Requires the United States to seek assurances from the Russian Government that it places a higher priority on fulfilling its commitments to the Space Station than it places on extending the life of the Mir Space Station. Declares that the Administrator, if any international partner in the Space Station Program willfully violates any commitments or agreements for the provision of Space Station-related hardware or related goods or services, should seek a commensurate reduction in such partner's utilization rights until such commitments or agreements have been fulfilled. Directs the Administrator to seek to reduce NASA's share of Space Station common operating costs.
(Sec. 202) Limits (excluding funding and costs of the Station and space shuttle launch with respect to operations, research, or crew return activities subsequent to substantial completion of the Space Station, missions on which at least 75 percent of the shuttle payload by mass is devoted to research, and space shuttle safety and reliability) the total amount that may be appropriated for: (1) costs of the Space Station; and (2) space shuttle launch costs in connection with Space Station assembly. Provides for increases attributable to: (1) the lack of performance or the termination of participation of any of the participating countries; (2) loss or failure of a U.S.-provided element during launch or on-orbit; (3) on-orbit assembly problems; (4) new technologies or training to improve safety; and (5) the need to launch a space shuttle to ensure safety of the crew or maintain Station integrity.
Requires the Administrator to provide written notices of such increases to specified congressional committees. Requires the Administrator, as part of the annual Shuttle program and Station budget request, to identify the costs for assembly and development of the Space Station and for shuttle research missions to which cost limitations do not apply.
(Sec. 203) Directs the Administrator to contract with the National Research Council and the National Academy of Public Administration to conduct a study of the status of life and microgravity research as it relates to the Space Station.
(Sec. 204) Amends the Departments of Veterans Affairs and Housing and Urban Development, and Independent Agencies Appropriations Act, 2000 to require the Space Station commercial development demonstration program to apply to commercial use agreements entered into prior to Space Station completion or the end of FY 2002 (currently, FY 2004), whichever is earlier.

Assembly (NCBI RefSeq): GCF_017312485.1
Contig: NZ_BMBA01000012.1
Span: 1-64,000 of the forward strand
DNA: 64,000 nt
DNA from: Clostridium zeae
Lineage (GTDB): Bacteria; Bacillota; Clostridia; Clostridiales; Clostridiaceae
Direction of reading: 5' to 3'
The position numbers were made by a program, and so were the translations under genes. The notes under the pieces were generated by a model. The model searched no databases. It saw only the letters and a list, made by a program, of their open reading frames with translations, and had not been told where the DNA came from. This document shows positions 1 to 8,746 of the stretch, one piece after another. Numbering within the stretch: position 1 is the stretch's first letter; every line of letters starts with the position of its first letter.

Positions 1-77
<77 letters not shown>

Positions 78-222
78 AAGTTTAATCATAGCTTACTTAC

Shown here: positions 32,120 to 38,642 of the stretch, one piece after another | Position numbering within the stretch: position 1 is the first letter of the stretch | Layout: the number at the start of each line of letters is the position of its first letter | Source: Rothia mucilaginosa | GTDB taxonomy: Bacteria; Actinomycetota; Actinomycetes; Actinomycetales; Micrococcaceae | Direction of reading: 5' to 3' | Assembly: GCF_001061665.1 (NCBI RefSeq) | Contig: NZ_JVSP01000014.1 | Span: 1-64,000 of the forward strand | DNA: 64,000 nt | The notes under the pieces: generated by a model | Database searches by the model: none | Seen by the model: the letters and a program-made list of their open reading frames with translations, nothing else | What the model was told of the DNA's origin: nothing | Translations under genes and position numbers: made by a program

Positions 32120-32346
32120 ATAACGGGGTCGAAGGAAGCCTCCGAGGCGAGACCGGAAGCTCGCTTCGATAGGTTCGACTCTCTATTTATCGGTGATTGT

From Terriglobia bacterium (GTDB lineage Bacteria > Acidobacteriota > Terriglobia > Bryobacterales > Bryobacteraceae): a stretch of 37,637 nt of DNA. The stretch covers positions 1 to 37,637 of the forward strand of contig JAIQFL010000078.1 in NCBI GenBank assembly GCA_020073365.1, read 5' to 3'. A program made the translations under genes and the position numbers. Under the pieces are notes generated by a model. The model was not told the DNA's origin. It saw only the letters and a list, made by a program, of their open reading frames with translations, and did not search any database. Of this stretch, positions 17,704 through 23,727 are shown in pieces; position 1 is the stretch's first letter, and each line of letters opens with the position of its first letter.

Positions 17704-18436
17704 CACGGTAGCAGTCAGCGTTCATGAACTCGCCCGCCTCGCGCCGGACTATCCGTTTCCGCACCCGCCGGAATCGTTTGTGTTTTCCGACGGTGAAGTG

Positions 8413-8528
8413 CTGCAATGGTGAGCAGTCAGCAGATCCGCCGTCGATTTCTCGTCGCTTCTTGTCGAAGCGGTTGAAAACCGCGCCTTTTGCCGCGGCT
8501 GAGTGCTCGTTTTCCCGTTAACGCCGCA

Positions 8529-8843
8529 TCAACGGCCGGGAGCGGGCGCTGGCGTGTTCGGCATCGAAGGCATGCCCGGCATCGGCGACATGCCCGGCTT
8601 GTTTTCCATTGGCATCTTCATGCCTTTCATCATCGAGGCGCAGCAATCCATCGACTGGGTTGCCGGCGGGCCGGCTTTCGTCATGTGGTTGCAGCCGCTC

(Sec. 205) Directs the Administrator to enter into an agreement with a non-Government organization to conduct Space Station research utilization and commercialization management activities subsequent to substantial completion.
Title III: Miscellaneous- Requires the Chief Financial Officer for NASA, before any funds may be obligated for Phase B of a project that is projected to cost over $150 million, to conduct an independent life-cycle cost analysis of such project and report the results to Congress.
(Sec. 302) Amends the National Aeronautics and Space Act of 1958 to require: (1) the President to submit to the Congress the annual aeronautics and space report in May (currently, January); and (2) such report to address activities on a fiscal (currently, calendar) year basis.
(Sec. 303) Expresses the sense of Congress that NASA shall: (1) purchase commercially available space goods and services to the fullest extent feasible; and (2) not conduct activities with commercial applications that preclude or deter commercial space activities, except for national security or public safety reasons.
(Sec. 305) Bars NASA from entering into any agreement or contract with a foreign government that grants such government the right to recover profit in the event that the agreement or contract is terminated.
(Sec. 307) Directs the Administrator to arrange for an independent study to reassess priorities of all Space Shuttle upgrades under consideration but for which substantial development costs have not been incurred and that: (1) are safety related; (2) may have functional or technological applicability to reusable launch vehicles; and (3) have a payback period within the next 12 years.
(Sec. 308) Directs the Administrator to develop a plan for the integration of research, development, and experimental demonstration activities in the aeronautics transportation technology and space transportation technology areas.
(Sec. 309) Expresses the sense of Congress that the Administrator should ensure consistent NASA usage of specified definitions of: (1) commercialization; (2) commercial purchase; (3) commercial use of Federal assets; (4) contract consolidation; and (5) privatization.